Metformin use in obese mothers is associated with improved cardiovascular profile in the offspring

Olga Panagiotopoulou, Argyro Syngelaki, Georgios Georgiopoulos, John Simpson, Ranjit Akolekar, Hassan Shehata, Kypros Nicolaides, Marietta Charakida*

*Corresponding author for this work

Research output: Contribution to journalArticlepeer-review

13 Citations (Scopus)


Background: Maternal obesity increases the risk for pregnancy complications and adverse neonatal outcome and has been associated with long-lasting adverse effects in the offspring, including increased body fat mass, insulin resistance, and increased risk for premature cardiovascular disease. Lifestyle interventions in pregnancy have produced no or modest effects in the reduction of adverse pregnancy outcomes in obese mothers. The Metformin in Obese Pregnant Women trial was associated with reduced adverse pregnancy outcomes and had no effect on birthweight. However, the long-term implications of metformin on the health of offspring remain unknown. Objective: The purpose of this study was to assess whether prenatal exposure to metformin can improve the cardiovascular profile and body composition in the offspring of obese mothers. Study Design: In 151 children from the Metformin in Obese Pregnant Women trial, body composition, peripheral blood pressure, and arterial pulse wave velocity were measured. Central hemodynamics (central blood pressure and augmentation index) were estimated with the use of an oscillometric device. Left ventricular cardiac function and structure were assessed by echocardiography. Results: Children were 3.9±1.0 years old, and 77 of them had been exposed to metformin prenatally. There was no significant difference in peripheral blood pressure, arterial stiffness, and body composition apart from gluteal and tricep circumferences, which were lower in the metformin group (P<.05). The metformin group, compared with the placebo group, had lower central hemodynamics (mean adjusted decrease, –0.707 mm Hg for aortic systolic blood pressure, –1.65 mm Hg for aortic pulse pressure, and –2.68% for augmentation index; P<.05 for all) and lower left ventricular diastolic function (adjusted difference in left atrial area, –0.525 cm2, in isovolumic relaxation time, –0.324 msec, and in pulmonary venous systolic wave, 2.97 cm/s; P<.05 for all). There were no significant differences in metabolic profile between the groups. Conclusion: Children of obese mothers who were exposed prenatally to metformin, compared with those who were exposed to placebo, had lower central hemodynamic and cardiac diastolic indices. These results suggest that the administration of metformin in obese pregnant women potentially may have a beneficial cardiovascular effect for their offspring.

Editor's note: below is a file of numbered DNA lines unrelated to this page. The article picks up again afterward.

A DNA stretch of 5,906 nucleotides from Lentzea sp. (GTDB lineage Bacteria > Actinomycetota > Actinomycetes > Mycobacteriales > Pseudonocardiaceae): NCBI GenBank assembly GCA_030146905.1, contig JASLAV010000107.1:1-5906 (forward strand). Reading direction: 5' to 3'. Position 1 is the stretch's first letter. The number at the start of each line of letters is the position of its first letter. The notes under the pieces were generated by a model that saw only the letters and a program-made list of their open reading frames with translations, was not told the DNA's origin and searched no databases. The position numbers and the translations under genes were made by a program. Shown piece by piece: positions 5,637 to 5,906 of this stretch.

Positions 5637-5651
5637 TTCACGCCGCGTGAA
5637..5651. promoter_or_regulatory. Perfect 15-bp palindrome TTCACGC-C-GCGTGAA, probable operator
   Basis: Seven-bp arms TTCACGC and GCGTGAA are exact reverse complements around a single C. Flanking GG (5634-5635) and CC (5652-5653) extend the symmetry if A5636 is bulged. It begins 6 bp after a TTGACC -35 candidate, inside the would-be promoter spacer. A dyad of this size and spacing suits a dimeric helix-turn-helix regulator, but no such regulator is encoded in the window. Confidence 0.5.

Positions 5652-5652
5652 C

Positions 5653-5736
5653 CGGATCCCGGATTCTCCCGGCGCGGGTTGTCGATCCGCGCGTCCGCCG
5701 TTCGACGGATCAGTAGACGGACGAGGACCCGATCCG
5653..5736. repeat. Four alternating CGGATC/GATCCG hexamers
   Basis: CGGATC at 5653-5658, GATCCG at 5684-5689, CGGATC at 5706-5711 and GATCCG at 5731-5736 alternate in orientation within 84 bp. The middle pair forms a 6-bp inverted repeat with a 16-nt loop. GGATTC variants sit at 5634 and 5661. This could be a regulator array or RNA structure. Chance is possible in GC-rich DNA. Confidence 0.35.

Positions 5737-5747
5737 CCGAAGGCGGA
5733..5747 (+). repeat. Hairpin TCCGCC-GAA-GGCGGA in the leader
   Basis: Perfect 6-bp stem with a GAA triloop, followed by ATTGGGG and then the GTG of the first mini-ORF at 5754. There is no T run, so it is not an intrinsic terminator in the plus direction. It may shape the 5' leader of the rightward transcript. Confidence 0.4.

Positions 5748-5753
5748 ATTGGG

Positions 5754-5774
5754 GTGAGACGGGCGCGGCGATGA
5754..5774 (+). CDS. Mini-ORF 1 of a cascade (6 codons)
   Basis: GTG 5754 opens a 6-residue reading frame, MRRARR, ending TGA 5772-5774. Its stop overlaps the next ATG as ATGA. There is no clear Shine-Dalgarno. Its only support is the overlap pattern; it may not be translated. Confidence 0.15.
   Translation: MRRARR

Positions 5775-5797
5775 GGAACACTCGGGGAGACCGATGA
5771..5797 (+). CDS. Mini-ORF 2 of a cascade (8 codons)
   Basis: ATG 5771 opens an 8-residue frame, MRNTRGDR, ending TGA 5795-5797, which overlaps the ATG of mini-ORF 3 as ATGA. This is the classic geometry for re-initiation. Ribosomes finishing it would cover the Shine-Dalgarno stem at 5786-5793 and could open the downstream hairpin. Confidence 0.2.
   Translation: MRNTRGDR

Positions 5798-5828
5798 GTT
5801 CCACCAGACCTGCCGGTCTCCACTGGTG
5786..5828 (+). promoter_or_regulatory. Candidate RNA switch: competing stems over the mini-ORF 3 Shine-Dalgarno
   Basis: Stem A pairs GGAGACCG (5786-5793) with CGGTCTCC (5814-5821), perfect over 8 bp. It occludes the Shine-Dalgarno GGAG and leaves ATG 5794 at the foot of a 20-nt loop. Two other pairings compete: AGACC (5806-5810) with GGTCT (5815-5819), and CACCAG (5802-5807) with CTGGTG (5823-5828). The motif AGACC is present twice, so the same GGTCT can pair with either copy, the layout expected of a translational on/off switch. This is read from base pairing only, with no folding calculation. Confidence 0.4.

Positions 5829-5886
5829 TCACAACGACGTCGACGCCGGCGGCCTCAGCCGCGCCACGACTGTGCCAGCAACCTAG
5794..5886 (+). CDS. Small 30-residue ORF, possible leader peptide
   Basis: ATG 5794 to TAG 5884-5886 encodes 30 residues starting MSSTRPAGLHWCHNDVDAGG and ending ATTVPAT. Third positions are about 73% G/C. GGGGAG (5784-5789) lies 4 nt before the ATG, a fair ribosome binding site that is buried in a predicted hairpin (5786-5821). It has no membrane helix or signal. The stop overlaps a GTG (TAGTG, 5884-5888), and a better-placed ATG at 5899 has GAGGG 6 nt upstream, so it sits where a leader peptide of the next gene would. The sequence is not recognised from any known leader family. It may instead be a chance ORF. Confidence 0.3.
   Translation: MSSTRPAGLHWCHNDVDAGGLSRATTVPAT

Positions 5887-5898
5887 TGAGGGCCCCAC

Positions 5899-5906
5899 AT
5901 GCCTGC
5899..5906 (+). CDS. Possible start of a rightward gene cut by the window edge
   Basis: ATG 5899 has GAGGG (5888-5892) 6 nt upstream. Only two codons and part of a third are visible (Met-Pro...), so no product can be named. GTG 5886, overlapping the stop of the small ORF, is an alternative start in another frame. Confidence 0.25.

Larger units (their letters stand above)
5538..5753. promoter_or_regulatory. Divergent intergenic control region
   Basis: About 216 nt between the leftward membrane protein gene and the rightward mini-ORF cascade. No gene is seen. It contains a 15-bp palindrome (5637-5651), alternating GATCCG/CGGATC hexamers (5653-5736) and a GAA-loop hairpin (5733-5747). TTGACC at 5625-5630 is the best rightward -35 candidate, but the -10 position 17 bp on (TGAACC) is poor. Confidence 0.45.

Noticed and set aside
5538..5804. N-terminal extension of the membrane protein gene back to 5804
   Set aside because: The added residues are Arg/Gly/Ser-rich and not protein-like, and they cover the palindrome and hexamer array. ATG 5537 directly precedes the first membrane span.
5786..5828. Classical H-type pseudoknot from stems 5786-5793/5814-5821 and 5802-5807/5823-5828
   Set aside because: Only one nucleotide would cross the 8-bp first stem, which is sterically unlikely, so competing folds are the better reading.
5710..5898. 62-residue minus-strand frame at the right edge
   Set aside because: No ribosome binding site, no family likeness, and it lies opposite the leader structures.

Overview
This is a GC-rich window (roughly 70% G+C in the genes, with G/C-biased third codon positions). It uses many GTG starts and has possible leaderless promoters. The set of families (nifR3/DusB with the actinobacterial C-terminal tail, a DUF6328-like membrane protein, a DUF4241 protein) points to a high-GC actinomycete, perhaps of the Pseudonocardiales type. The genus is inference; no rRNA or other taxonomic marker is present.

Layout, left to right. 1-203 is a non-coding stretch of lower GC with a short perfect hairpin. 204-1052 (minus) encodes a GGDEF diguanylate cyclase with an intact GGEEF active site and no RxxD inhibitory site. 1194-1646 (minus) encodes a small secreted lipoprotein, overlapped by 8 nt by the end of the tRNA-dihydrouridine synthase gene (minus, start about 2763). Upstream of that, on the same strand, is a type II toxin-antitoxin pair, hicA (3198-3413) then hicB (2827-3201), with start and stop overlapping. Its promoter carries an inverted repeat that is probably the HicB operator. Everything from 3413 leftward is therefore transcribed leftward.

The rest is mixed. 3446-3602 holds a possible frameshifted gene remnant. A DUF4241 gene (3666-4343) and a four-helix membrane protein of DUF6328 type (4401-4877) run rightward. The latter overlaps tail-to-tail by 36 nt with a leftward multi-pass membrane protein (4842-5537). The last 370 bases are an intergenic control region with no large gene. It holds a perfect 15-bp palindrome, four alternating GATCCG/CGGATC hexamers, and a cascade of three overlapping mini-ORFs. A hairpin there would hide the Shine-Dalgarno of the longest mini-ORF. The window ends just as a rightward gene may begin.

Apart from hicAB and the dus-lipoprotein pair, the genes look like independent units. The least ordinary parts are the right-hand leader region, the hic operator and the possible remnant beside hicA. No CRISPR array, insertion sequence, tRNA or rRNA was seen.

Original languageEnglish
Pages (from-to)246.e1-246.e10
JournalAmerican Journal of Obstetrics and Gynecology
Issue number2
Publication statusPublished - Aug 2020


  • children
  • exposure
  • metformin
  • obesity
  • offspring
  • outcome
  • placebo
  • pregnancy


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